In 2016, more than fifty years after her death, artist Frida Kahlo’s fame and popularity are undiminished. Her iconic face adorns t-shirts, totes, and murals around the world.
She is well-known equally for her art, her activism, her flamboyant style, and her tumultuous relationship with painter Diego Rivera.
Now, Tucsonans and visitors to Tucson have a special chance to get to know Kahlo a little better.
Beginning October 10, 2016, and on view until May 30, 2017, an expansive exhibit examining Kahlo’s life and her connection to nature will be on display at the Tucson Botanical Gardens. The collection was initially curated by a diverse team of 200 staff, artists, and scientists at the New York Botanical Gardens.
After its explosive Manhattan success (breaking museum attendance records), the Tucson Botanical Gardens was selected as the only other institution worldwide to host “Frida Kahlo: Art, Garden, Life.”
The exhibit is a recreation of Kahlo’s and her husband Diego Rivera’s famous house in Mexico City, the Casa Azul. Complete with a scale version of the pyramid at Casa Azul, flower beds of marigolds, cacti, and a replica of Kahlo’s home studio, the exhibit also houses two small galleries of Kahlo’s art and local recreations, a children’s space, and a menu of Kahlo-inspired dishes at the garden café.
As the name suggests, “Frida Kahlo: Art, Garden, Life” invites the visitor to explore topics ranging from Kahlo’s choices in home decor to her many romantic relationships and chronic illness.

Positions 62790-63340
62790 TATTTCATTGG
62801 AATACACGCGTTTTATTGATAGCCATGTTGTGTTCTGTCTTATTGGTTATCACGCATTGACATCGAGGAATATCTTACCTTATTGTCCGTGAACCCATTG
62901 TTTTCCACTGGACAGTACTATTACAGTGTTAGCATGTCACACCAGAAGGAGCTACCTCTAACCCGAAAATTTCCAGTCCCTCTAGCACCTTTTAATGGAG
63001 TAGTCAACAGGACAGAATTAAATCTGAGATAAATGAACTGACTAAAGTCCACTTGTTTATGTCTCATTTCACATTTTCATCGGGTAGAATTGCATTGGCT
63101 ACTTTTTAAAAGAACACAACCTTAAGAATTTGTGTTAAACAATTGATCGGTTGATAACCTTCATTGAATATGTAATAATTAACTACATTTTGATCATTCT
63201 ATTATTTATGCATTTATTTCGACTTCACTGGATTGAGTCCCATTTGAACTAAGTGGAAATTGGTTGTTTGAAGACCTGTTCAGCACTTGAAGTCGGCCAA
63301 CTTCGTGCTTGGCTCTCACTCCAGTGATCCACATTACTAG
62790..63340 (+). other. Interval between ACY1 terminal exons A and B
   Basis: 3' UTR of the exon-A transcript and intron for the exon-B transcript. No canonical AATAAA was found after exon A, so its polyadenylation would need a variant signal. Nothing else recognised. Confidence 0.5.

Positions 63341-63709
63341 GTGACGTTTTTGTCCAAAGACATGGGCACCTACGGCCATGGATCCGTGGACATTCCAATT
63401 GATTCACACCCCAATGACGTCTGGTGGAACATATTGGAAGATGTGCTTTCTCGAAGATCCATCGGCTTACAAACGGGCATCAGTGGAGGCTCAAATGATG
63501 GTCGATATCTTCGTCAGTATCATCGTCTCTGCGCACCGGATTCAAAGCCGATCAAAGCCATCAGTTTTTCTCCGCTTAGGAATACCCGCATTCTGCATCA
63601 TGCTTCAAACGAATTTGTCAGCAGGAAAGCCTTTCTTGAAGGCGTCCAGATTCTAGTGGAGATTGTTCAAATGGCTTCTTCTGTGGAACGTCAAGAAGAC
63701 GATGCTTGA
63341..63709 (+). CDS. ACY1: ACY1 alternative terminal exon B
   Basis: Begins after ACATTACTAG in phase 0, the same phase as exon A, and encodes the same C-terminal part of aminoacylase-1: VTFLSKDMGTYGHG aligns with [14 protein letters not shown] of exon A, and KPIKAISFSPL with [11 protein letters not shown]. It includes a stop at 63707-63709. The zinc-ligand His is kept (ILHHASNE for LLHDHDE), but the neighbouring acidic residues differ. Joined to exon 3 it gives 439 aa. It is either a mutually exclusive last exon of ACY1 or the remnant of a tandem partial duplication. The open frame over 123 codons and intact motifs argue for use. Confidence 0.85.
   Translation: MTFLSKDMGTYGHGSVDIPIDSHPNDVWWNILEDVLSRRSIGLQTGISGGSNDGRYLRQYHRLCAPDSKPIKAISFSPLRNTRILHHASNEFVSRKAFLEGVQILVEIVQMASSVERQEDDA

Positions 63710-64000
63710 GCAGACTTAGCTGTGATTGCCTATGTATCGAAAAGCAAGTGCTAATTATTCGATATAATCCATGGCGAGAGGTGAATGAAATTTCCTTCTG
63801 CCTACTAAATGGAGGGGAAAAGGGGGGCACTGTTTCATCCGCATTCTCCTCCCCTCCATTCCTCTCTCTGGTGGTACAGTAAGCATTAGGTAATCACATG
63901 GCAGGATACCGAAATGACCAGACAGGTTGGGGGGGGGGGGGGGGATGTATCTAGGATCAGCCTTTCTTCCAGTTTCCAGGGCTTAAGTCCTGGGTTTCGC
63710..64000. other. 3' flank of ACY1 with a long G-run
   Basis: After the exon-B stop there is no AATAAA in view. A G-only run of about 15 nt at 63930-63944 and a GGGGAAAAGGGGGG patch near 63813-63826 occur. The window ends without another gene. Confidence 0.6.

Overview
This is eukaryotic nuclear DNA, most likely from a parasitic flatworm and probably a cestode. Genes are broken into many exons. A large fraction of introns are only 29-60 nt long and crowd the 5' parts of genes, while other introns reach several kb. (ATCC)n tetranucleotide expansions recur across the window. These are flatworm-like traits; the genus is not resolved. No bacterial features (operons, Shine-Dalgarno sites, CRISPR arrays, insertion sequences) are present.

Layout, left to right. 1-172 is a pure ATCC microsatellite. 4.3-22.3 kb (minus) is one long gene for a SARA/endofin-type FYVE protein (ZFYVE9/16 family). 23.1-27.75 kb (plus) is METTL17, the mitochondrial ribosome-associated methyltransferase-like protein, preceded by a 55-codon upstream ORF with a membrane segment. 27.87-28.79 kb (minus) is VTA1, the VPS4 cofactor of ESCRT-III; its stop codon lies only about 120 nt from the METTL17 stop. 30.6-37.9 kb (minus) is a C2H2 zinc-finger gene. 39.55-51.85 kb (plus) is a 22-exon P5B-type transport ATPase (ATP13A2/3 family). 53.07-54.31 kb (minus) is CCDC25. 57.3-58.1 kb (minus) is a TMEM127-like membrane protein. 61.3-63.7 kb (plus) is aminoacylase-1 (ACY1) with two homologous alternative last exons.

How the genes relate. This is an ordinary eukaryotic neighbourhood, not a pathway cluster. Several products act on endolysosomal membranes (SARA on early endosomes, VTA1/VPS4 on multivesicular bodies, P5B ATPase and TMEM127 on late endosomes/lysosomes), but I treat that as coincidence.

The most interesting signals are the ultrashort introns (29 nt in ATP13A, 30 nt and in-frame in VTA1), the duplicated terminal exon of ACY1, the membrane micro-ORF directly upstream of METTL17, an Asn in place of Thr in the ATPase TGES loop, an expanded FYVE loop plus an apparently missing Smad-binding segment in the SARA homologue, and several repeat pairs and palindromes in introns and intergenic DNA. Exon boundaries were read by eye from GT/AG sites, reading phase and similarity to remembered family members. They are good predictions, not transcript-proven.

Especially relevant seems her lifelong commitment to honoring the indigenous cultures of Mexico, particularly in reaction to European colonialism in Mexico. Her activism is reflected in her cultivation of native Mexican plants at Casa Azul, and her garden feels especially at home in the Tucson, Arizona landscape.
There is no doubt, too, that the exhibit’s opening during the month of October was a conscious and timely choice. Inspired by Tucson’s own All Souls Procession, the Tucson Botanical Gardens Frida Kahlo exhibit is adorned with colorful altars, calaveras, and costumed skeletons created by local students.
The Kahlo-inspired exhibit also includes a variety of poetry readings, tours, lectures, and other events that will take place throughout the exhibit’s eight month run.
In many ways, Frida Kahlo presented in her life and work a confrontational early image of identity politics: she was an historic figure known for being disabled (primarily through her numerous self-portraits), proudly female, proudly a person of color and queer.
In 2016, her example as an individual representing diversity seems especially relevant.
Countless films, novels, artistic representations, and merchandise have spawned her own posthumous cultural empire, which is ironic, given her life-long protest against capitalism and consumerism.
“Frida Kahlo: Art, Garden, Life” lets her complex legacy breathe organically, un-commercially; in the garden, her work and life speak for themselves.
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